Crime Library: Criminal Minds and Methods

Black Dahlia

Fickling

In Miami, Short distracted her heartache with a parade of men. She enjoyed the company of men of every stripe — soldiers, entrepreneurs, older, younger — but the men she enjoyed best were the sort with plenty of spending money in their wallets.

Short knew the value of her beauty. As she sashayed down the sidewalk in peep-toed heels, she held her head high, primly aware of her effect on male passersby. They gawked, they whistled, they offered to buy dinner. Frequently, she accepted. They paid for her meals, bar tabs, rent, clothes. They gave her cash. What were a few greenbacks for the privilege of basking her dazzling aura? Some authors have suggested that Short took this behavior to an extreme and worked as a prostitute, but there is no evidence to back this up.

Letter that was entered into evidence
Letter that was entered into evidence

Whatever money she managed to accumulate on her own through waitressing she used to expand her wardrobe. She'd rather go hungry than wear outdated or worn clothing. When she stepped outside, she was always dressed to the nines, favoring tailored black suits, feminine ruffled blouses, high heels and long gloves. She embodied the cool sophistication of a 40's working gal.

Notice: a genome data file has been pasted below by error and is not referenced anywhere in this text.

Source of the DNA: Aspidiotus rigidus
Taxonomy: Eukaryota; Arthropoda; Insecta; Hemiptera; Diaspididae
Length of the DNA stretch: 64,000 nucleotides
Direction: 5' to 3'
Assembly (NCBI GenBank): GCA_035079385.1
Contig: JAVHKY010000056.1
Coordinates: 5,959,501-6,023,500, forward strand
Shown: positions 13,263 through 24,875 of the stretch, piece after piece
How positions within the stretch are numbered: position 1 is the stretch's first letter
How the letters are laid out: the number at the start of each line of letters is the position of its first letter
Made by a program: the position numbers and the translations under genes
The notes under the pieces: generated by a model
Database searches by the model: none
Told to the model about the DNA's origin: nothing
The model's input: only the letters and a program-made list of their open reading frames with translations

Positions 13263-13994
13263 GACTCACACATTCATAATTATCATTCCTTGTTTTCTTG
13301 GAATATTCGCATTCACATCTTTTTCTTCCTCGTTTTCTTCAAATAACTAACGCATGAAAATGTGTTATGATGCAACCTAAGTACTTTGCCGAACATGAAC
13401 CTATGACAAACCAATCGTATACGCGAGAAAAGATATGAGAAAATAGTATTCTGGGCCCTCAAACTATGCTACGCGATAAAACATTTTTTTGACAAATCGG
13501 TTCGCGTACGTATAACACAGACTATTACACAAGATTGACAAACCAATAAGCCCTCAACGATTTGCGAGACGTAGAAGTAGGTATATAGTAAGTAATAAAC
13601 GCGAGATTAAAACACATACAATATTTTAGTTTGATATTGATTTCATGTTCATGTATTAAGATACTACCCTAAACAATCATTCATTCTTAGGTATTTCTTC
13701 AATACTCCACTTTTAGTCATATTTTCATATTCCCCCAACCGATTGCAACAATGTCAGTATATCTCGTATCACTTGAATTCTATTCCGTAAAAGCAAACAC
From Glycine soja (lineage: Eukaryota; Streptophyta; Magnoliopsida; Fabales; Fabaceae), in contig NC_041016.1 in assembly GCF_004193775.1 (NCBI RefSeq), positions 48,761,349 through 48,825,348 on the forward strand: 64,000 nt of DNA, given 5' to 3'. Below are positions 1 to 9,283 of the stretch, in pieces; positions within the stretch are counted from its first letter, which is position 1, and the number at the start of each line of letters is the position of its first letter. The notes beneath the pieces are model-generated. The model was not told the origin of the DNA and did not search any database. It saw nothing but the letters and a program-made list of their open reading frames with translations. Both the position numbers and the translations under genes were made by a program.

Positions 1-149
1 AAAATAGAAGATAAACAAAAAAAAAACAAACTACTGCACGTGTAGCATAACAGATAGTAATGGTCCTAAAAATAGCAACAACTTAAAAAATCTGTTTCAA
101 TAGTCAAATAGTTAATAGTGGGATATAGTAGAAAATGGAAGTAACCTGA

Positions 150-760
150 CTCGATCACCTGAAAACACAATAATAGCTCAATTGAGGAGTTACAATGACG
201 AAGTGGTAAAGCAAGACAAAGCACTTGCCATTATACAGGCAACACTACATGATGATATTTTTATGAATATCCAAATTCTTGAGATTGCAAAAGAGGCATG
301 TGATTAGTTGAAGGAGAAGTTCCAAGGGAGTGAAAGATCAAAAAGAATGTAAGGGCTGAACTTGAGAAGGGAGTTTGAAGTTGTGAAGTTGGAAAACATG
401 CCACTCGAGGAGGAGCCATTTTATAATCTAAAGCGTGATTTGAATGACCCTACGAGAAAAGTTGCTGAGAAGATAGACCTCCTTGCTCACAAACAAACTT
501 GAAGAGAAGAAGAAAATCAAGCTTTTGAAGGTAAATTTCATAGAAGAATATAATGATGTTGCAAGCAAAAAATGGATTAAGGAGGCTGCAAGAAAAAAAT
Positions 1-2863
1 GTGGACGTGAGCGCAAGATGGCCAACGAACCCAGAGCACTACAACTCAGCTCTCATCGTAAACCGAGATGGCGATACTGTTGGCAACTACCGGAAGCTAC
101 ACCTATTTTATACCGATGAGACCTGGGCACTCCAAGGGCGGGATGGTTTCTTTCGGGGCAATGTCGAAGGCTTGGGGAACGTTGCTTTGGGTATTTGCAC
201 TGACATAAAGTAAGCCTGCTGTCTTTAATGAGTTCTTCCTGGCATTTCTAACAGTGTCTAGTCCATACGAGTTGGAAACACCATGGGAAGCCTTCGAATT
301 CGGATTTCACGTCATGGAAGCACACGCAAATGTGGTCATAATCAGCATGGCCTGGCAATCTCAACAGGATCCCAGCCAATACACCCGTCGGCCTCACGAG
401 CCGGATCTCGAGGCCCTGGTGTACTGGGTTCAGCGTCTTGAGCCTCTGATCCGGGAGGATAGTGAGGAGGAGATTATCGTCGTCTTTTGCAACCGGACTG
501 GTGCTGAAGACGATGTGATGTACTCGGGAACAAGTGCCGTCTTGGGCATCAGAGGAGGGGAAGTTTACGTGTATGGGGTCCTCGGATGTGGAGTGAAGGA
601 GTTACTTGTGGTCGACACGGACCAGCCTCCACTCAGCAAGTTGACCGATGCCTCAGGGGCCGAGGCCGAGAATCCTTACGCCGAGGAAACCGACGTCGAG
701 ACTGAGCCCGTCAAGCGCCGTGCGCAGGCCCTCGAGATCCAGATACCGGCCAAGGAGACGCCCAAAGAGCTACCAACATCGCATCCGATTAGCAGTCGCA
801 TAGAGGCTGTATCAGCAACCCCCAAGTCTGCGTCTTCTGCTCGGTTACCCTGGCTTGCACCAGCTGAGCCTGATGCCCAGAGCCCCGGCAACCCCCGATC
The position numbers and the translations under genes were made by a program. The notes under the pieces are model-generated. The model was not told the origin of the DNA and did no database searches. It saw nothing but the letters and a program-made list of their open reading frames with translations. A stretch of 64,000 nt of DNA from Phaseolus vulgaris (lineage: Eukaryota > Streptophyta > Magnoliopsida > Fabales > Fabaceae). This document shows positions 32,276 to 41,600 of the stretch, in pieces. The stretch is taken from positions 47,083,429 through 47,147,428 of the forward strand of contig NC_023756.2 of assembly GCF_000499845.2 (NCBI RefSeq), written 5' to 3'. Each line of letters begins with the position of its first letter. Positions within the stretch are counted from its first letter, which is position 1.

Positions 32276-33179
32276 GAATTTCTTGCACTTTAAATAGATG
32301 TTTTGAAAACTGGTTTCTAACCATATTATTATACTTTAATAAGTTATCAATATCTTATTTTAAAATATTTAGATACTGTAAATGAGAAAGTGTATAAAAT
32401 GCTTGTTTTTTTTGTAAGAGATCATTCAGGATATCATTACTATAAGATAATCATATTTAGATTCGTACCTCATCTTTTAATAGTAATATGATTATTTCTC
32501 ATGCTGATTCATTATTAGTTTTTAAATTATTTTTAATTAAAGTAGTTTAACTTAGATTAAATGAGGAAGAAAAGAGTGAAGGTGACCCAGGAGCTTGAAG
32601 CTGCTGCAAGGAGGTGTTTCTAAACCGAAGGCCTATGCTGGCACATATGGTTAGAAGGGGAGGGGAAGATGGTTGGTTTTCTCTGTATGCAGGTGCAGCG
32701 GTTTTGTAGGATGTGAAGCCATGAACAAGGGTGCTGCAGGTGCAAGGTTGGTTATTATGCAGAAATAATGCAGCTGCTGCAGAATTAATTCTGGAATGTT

Short had a particular fetish for men in uniform. In July 1946, she returned to Southern California to be close to Joseph Gordon Fickling, an intensely handsome air force lieutenant with sensual dark eyes. They'd met in California two years earlier, shortly before he was shipped overseas. It was a rocky relationship from the start. In their private letters — which were confiscated by the police and excerpted in newspapers after Short's murder — Fickling expressed impatience with Short's flirtations, wondering if he ranked higher in her heart than any other man.

Apparently she wasn't able — or didn't try — to convince him that he did. He moved to North Carolina to work as a commercial airline pilot, but they stayed in touch. And he continued sending her money, including a $100 wire transfer the month before she died. The last letter Fickling received from Short was dated January 8, 1947, seven days before her murder. In it, she told him she was moving to Chicago, where she hoped to become a fashion model.

 

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